Back in the '70's during the heyday of hang gliding, a small group of pilots
formed an organization called Rogue Valley Hang Gliding Association.  As
a group they established several flying sites throughout southern Oregon
and northern California.  Over time the members of this club retired from
the sport, leaving their organization to be dominated by the more
convenient and popular activity of paragliding as the number of hang
glider members dwindled to one or two.  Having no active instructors in
the area to replenish the population, hang gliding in the Rogue Valley
seemed to face certain death.
To further add to the potential decline of the sport, during a fateful meeting in 2011of the club - now essentially
consisting of paragliding pilots - it was announced that only one paragliding instructor (and no hang gliding
instructors) would be allowed to train new pilots utilizing the bailout landing zone at Woodrat Mountain,
the area's most popular flying site.  This announcement was relayed as a mandate by the bailout field's owner
due to the stress it created for his cattle.  A small group of fledgling hang gliding students and their newly
certified instructor were also in attendance at the meeting, and  this announcement was, for obvious reasons,
quite demoralizing.   At last hang gliding had a chance to come back to its original prominence, but this news
threatened to curtail the efforts of those who dreamed of returning to the glory days.

Hang glider pilots, or would-be pilots, are a tenacious breed however, and this setback would ultimately prove
to be nothing more than a speed bump in the return of the sport in southern Oregon.  A few days after this
meeting the small group agreed to organize to become Southern Oregon Air Riders, or SOAR, to restore hang
gliding and pave the way for its comeback in the area.  To legitimize their organization they became an
official chapter of the United States Hang Gliding and Paragliding Association, which allowed them to pursue
one of their primary missions of establishing and potentially insuring new flying sites.  In the process they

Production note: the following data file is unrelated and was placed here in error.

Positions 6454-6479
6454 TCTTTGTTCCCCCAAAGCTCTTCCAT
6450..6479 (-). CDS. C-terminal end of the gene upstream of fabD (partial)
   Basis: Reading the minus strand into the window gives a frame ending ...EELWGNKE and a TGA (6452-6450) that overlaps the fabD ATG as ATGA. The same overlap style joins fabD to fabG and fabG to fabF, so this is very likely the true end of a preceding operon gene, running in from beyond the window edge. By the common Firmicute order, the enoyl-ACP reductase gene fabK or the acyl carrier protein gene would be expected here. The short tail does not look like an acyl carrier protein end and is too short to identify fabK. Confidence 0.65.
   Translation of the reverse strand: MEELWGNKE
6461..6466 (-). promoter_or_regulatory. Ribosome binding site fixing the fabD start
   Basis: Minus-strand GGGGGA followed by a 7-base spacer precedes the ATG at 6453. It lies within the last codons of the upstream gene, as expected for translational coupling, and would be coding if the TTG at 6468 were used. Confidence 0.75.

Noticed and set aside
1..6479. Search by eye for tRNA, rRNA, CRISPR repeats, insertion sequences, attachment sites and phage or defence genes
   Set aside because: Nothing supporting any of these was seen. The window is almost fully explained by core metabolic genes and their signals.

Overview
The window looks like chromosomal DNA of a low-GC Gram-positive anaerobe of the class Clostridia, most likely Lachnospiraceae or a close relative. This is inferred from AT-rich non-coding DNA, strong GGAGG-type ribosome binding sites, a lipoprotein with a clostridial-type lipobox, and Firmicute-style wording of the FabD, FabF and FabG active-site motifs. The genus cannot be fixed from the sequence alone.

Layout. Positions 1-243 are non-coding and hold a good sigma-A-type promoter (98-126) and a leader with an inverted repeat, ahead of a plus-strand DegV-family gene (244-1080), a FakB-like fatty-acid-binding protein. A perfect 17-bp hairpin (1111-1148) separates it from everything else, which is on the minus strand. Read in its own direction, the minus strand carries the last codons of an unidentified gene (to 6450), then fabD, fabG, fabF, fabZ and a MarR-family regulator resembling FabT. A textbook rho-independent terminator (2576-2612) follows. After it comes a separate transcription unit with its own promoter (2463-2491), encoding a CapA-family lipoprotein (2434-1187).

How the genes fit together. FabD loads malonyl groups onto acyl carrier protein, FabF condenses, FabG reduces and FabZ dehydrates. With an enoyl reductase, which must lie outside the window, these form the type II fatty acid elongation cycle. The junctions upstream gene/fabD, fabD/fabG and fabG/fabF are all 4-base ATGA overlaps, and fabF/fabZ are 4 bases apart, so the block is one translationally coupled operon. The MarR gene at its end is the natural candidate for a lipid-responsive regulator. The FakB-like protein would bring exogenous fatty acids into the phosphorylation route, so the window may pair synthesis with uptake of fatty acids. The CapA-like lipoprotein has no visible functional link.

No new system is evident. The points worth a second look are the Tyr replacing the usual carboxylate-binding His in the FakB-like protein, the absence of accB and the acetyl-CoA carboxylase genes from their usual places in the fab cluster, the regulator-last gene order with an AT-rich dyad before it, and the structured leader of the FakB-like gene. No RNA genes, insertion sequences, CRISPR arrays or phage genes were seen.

pioneered a new launch at a seldom used site in the Williams area and began to re-establish an occasionally
flown site in Merlin, and several other promising sites were discovered or re-discovered as well.

Meanwhile, the leadership of the local paragliding chapter came to recognize that SOAR membership was on
the rise.  Although unfettered by access to the main landing zone of LongSword Vineyard as USHPA
members, SOAR members were offered access to the bailout LZ at Woodrat Mountain in exchange for a cash
contribution from current membership - a reasonable compromise for access to a site originally established by
hang gliders in the early years.  Meanwhile the instruction cap was revisited and a committee was formed to
control the number of instructors using the bailout, and the local hang gliding instructor was invited to
participate in exchange for an annual contribution.  The doors were opened for hang gliding to thrive once
again in southern Oregon.

While the future is yet uncertain, it is clear that a new renaissance is occurring among the hang gliding
population in southern Oregon.  Despite the setbacks, the spirit of those original hang glider pilots who
established the sport in the area all those years ago still lives on among the members of SOAR!
Rekindling the Spirit of Hang Gliding in Southern Oregon!
No. 288